The power of roadblocks

It’s Monday and I am lying in bed, with an open window and a pleasant temperature in the room while outside it’s getting progressively hot. I am at my grandparents’ place and just had a nice breakfast. I have planned my goals for the week and feel positive and motivated to start working. But there’s a slight problem – the Internet connection doesn’t work. “The collapse of modern civilization has come! How is it possible to not have internet in the 21st Century!?! People are planning to conquer Mars and I can’t access”

My frustration kept growing as I attempted every possible combination or trick that I could think of to get the connection to work. Nothing. I sat down and through “What can I do without internet now?” I realized that in fact, the things I’ve been struggling most with I could do without being connected since I had everything I needed on my laptop. I have been having troubles with completing some work on the online course I am doing for at least 2 weeks now, constantly getting distracted by other tasks or just pushing it back. Having no Internet connection was in fact exactly what I needed, since nothing could distract me. I could just sit down and work as there was nothing else to do!

Removing roadblocks to prevent procrastination

We get puffed up with the desire to get a new habit established. We make a new year’s resolution that we will keep that diet, or will read more, or will play the guitar. We put the calendar on the wall with the goal to mark every time we do what we committed to do. Or maybe we have a diary to track the progress.

What happens? The first week is patchy with ticks and then the second week maybe has one or two. The third is completely empty and four months later we have completely forgotten about our resolutions until something painfully reminds us.

So what went wrong? We had the motivation; we had the commitment and the energy to do it, but we didn’t remove the roadblocks around us so that it is easier to keep our commitment. For example, imagine you get up in the morning and you want to read, but the book is far on the shelf and your phone is next to your bed. Very naturally you grab the phone and 30 minutes later you are drowning in your Facebook feed. Imagine instead, if your phone was thousands of miles away (or at least that’s how it will feel) on your desk and the book was next to your pillow? I can tell you that absolutely every single time I follow the first pattern I fail to keep my reading habit going and every time I follow the second I am on track.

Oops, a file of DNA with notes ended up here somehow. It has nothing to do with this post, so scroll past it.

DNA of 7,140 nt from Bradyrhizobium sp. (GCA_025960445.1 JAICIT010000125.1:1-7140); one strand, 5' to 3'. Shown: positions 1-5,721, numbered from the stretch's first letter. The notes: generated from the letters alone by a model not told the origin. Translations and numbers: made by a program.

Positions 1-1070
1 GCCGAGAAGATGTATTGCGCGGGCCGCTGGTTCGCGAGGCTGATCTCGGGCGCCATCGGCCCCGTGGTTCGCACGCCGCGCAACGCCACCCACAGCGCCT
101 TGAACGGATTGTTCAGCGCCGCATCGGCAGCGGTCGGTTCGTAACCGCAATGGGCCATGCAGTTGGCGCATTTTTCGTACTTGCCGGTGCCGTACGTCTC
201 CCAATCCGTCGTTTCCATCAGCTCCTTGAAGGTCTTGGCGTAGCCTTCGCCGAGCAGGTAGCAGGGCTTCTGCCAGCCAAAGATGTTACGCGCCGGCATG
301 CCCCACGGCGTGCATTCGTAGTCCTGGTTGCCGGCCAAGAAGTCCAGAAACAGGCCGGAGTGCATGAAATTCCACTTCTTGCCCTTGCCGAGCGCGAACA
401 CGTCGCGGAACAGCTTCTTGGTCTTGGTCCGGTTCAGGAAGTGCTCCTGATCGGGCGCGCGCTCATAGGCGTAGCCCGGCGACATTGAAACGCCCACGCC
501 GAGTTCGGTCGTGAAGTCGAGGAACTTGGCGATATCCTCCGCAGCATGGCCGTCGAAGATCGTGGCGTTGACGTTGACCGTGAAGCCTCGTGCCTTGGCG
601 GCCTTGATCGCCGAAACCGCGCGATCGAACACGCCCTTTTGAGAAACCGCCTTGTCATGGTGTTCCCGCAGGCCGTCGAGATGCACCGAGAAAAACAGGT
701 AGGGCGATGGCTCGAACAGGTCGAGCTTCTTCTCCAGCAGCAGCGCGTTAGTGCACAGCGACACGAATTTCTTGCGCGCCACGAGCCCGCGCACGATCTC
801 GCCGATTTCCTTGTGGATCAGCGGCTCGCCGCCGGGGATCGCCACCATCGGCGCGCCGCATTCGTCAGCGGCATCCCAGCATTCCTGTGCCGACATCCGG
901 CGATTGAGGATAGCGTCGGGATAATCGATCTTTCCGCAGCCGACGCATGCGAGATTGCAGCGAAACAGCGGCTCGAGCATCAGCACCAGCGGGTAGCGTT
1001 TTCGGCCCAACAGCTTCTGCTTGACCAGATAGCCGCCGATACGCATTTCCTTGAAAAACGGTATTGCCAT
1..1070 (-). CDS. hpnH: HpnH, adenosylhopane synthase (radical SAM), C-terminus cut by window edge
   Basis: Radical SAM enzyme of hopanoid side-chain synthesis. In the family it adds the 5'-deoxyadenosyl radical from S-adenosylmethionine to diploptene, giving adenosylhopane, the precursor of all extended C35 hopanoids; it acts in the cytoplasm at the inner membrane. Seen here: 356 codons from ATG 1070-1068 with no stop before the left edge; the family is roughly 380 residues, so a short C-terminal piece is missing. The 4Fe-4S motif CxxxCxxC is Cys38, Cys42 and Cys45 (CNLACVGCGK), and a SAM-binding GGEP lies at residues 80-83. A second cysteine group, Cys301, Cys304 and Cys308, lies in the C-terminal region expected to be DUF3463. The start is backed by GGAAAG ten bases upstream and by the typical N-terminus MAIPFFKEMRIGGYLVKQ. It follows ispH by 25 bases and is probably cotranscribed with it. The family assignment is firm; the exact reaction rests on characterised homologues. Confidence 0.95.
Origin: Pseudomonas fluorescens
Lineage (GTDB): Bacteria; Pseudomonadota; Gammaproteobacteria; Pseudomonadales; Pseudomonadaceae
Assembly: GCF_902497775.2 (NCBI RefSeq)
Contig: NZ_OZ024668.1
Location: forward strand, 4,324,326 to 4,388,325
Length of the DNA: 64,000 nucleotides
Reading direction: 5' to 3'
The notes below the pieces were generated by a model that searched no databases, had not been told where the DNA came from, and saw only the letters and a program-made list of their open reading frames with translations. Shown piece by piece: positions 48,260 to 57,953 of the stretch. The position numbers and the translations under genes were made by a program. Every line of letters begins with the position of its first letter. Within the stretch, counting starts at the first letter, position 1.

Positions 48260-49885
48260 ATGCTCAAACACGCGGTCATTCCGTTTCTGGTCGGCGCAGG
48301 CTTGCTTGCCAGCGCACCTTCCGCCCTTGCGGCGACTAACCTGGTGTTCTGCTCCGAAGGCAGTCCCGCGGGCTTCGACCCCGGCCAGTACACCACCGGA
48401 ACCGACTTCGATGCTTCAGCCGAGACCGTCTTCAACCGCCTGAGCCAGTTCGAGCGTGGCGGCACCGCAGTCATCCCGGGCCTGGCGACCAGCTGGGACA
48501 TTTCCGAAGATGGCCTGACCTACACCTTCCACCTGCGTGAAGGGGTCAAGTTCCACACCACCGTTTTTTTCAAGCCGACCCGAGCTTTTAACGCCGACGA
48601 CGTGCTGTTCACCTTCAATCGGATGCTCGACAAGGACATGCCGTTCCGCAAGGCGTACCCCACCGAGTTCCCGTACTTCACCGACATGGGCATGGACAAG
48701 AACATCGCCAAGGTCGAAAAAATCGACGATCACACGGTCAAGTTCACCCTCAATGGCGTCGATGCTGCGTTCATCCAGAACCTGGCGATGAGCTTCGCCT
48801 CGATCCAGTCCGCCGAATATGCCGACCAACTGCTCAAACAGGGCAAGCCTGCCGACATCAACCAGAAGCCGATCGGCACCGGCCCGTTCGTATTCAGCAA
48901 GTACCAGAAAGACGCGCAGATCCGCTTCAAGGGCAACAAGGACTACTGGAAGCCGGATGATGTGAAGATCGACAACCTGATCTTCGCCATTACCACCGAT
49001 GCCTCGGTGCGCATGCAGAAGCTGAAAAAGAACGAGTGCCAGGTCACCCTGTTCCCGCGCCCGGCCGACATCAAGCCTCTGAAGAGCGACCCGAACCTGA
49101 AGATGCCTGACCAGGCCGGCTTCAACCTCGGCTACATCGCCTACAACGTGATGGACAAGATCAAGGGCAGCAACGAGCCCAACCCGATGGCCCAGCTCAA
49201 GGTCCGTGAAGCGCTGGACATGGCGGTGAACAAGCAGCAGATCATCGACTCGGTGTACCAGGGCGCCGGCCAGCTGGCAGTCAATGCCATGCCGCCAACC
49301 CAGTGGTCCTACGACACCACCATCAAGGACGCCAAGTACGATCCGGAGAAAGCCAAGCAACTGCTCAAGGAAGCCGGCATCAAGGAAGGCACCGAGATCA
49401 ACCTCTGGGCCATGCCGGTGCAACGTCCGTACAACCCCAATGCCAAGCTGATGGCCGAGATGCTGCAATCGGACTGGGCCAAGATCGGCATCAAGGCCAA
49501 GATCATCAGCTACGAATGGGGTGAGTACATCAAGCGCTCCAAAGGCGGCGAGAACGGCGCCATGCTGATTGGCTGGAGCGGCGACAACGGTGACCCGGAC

What if you wanted to eat healthy and loose weight? If every time you got home there was nothing in the fridge, you would end up going out and buying food, probably fast food – expensive and far putting you away from the goal. Imagine instead if during the weekend you made a weekly plan of your meals; went to the store and bought everything you need; cooked few meals to last you until Wednesday and planned the lunch at work and the dinner at home? Well I bet you will have much more success with sticking to that diet. In fact, it would be more effort to go out and buy food than to eat what you had already cooked.

Adding roadblocks to increase productivity

The same principle can be reversed and we can put roadblocks to make it more difficult for us to do things that move us away from achieving our goals. One example was placing the phone further away from us so that we can focus on reading instead.